The phrase “The Ashcan School” came along only later and has always seemed to me a pretext for including Bellows & a few others among their betters. It may be that all of these people were painting pretty much the same kinds of subjects at the same time, so it isn’t inexorably an issue of imitation or influence, but to present Bellows totally denuded of context during this crucial period in his career bothers me.

It bothered me particularly in the gallery with two boxing scenes, but no mention of Thomas Eakins, who was painting boxing scenes well before Bellows, and four early portraits by Bellows, with no mention of Henri except as one of his teachers, despite the fact that these portraits ape even Henri’s smallest mannerisms (his way of painting eyes).

True, Winslow Homer, James McNeill Whistler & the portraits of Eakins are mentioned as influences in the later galleries of the show, but these involve paintings made by Bellows after the peak of his claims to immortality, and it is the urban realism of the early years where the resemblances to other artists are most relevant & most obvious, though none of the other members of the Eight are mentioned, either.

Still, Bellows was a conscientious craftsman and a practiced visual journalist, so one can pick up a certain amount of information about American life and leisure in both high and low society between 1905 and 1919 at this exhibition. The artist would have been better served by not including in this show such painfully academic exercises as his wartime propaganda painting, “The Barricade” (1918) – not to be equaled in taste & quality (or rather, the lack of both) until Thomas Hart Benton tried his hand at wartime propaganda in World War II.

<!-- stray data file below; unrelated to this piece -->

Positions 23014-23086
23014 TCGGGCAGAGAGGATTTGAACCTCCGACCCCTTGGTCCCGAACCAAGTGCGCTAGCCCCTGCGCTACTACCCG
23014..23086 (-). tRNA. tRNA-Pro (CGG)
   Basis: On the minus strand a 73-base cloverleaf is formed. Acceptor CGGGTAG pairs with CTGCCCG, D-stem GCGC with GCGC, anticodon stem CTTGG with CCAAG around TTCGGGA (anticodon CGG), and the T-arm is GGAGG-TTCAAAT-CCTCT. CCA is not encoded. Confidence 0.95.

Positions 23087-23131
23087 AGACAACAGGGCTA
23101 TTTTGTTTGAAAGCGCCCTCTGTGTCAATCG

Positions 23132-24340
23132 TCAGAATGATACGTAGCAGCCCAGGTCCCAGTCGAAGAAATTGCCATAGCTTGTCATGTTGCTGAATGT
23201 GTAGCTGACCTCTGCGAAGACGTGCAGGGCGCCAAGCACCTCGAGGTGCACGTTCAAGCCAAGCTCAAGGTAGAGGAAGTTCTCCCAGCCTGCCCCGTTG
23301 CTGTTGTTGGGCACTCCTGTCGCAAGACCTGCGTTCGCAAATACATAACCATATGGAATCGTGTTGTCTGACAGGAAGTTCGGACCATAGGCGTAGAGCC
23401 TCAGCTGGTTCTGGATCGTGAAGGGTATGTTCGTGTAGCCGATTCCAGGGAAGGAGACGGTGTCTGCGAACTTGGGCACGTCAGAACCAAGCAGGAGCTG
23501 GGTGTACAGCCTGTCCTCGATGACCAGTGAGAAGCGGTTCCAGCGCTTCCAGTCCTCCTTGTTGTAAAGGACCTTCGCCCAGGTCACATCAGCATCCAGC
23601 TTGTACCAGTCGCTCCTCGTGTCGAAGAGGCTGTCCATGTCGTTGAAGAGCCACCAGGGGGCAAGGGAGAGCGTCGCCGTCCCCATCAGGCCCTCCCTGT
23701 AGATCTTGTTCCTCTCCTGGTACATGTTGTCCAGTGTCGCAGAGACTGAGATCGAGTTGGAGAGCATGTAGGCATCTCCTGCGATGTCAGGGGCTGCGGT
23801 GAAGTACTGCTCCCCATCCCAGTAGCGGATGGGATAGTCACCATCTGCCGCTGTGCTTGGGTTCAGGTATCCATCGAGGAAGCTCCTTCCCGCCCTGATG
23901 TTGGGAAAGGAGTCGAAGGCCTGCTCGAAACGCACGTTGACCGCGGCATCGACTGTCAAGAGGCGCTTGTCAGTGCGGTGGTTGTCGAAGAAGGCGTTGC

Moreover, while the celebrated boxing scenes could hardly have been omitted, they seem to me mostly stiff and stagey, not nearly as fluid as Eakins' treatments of the subject. The scenes of "high society" enjoying life are bland by comparison with the satirical wit of Guy Pène du Bois, a fellow Ash Can member who also studied with Henri. Still, one can't have everything, can one?

In the earliest galleries of the Bellows show especially, there is some fine work, including “River Rats” (1906). This one centers on slum kids going swimming, presumably off the island of Manhattan, at the base of a huge semi-abstract cliff with tenements at the top (I can very dimly remember kids going swimming from the shores of the East 70s in the East River when I was a very small child, before the building of FDR Drive).

“Election Night: Times Square” (ca. 1906), is a crowded and exciting drawing, while “Noon” (1908) is an atmospheric cityscape with a backlit elevated train & big black barrels of some sort in the foreground. And there are other fine paintings in this part of the show as well--for example, Bellows' slightly later reprise of "River Rats," in which he focuses on "Forty-Two Kids"(1907) and eliminates the grandeur of their urban landscape.

Later on, ”An Island in the Sun” (1911) presents a circular dark form in the center, surrounded by silvery sky and sea. It made me think of the philosophers’ floating island in “Gulliver’s Travels,” while in the mostly pretty dreadful late galleries of the show, I still saw a bit of work worthy of favorable comment, including a dense joint portrait of the elderly “Mr. and Mrs. Philip Wase” (1924), which anticipates Grant Wood's iconic "American Gothic" (1930), and the curious semi-fantasy picture, “The White Horse” (1922).

Best of all, though, are the three paintings showing the excavations being made for the mighty Pennsylvania Station in daylight (1907), sunset (1909) and at night (1908), with their dramatic chiaroscuro and boldly-massed forms of brown and white (snow and earth?). Even if the spirit of Lawson hovers somewhere in the background, these pictures command respect in their own right. The “sunset” one is particularly effective, with looming tenements at the left and the sunset behind the smoke rising from chimneys. And even the 1907 version, though more monochromatic, still reminds me, however distantly, of the hellfire panel in "The Garden of Earthly Delights," by Bosch.